Hawks GM Wes Wilcox apologizes for joke stereotyping black women
Hawks general manager Wes Wilcox apologized for making a joke that stereotyped black women as argumentative at a recent event for ticket holders, Deadspin reports. He also received an undisclosed discipline from the organization, according to ESPN.
Wilcox sat down for an open ended Q&A session with about 200 season ticket holders and team club members and was grilled on some of the team’s personnel decisions. Multiple fans expressed frustration with the organization’s leadership and roster construction
“I know you guys may be angry with me, but I’m used to it because I have a black wife and three mixed kids, so I’m used to people being angry and argumentative,” Wilcox reportedly said.
He apologized in a statement to Deadspin on Friday: “At an early December chalk talk, I made a self-deprecating comment at my own expense regarding my family, which is multi-racial. This joke offended Mr. Crawford and his wife and for that, I apologize.”
Deadspin’s account of the comments came from two people who were present, one being season ticket holder Clarenton Crawford, who proceeded to write an angry email to team CEO Steve Koonin. Crawford reiterated many of his frustrations about the team’s on-court product, including lobbying for Mark Jackson as head coach, and then ended his note expressing his and his wife’s grievances over Wilcox’s comments, adding that Wilcox immediately asked another white team employee if his joke was okay to make.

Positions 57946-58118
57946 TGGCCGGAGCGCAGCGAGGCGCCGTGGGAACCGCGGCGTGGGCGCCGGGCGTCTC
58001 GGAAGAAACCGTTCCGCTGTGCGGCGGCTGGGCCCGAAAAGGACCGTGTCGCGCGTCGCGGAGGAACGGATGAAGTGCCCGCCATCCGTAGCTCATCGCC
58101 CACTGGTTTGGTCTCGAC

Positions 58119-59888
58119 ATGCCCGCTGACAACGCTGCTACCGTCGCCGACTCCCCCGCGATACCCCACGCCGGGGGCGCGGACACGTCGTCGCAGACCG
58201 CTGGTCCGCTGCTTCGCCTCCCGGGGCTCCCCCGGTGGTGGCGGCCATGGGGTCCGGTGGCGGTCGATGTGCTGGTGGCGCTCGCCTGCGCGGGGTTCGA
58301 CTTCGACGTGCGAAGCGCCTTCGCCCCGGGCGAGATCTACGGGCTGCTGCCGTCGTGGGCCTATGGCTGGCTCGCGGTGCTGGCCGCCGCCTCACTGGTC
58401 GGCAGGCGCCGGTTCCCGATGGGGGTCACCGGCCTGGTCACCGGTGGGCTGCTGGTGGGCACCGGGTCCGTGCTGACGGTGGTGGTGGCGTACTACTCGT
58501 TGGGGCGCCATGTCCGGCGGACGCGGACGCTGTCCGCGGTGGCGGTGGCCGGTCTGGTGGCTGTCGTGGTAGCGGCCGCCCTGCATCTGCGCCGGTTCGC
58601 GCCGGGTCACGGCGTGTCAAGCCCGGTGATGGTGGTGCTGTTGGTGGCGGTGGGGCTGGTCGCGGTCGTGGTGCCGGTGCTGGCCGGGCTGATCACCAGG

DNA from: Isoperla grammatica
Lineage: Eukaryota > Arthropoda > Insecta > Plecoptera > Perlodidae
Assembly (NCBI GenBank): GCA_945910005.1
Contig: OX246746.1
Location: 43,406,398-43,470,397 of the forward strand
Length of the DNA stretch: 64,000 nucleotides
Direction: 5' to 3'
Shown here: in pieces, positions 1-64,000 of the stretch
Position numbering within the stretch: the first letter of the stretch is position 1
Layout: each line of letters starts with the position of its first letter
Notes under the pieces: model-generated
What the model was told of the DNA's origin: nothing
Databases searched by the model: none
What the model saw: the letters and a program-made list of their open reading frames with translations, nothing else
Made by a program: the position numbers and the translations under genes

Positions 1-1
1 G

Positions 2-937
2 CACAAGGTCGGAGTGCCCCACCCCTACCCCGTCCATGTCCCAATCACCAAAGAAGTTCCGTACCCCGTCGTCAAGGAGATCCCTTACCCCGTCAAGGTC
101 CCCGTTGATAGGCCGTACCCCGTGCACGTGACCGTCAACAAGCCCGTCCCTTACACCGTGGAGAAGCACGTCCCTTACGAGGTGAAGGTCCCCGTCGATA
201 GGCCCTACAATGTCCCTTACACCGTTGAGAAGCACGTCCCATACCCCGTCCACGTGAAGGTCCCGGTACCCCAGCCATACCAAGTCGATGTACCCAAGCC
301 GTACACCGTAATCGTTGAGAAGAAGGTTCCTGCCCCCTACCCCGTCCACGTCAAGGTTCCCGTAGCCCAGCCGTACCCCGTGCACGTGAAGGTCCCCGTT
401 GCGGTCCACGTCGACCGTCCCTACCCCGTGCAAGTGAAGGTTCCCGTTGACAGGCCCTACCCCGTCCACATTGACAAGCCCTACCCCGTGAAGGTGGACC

Crawford, who is black, was upset also due to the Hawks’ recent history — two years ago, former GM Danny Ferry was found to have made private comments about Luol Deng connecting his African heritage to his character in a negative manner, followed by a separate revelation that former owner Bruce Levenson sent an email that suggested the team’s white fans were more important than their black fans. In the aftermath of those controversies, Ferry resigned, and Levenson sold the team.
Wilcox and the Crawfords later had a sit-down meeting with senior vice president Nzinga Shaw, who was brought in as the league’s first diversity officer after Atlanta’s previous scandals.
Shaw issued the following statement to The Undefeated.
“After hearing multiple sides of the story and getting multiple eyewitness accounts of what took place, I am not convinced that what we heard and read in Deadspin is a direct quote that was used. Wes, however, certainly did make his off-color statement, which included elements of describing his wife's race. People that were in the room could make the assumption that he was using her race for the reason of the comments that followed. We certainly do not approve of this behavior and we are going to handle this manner internally.”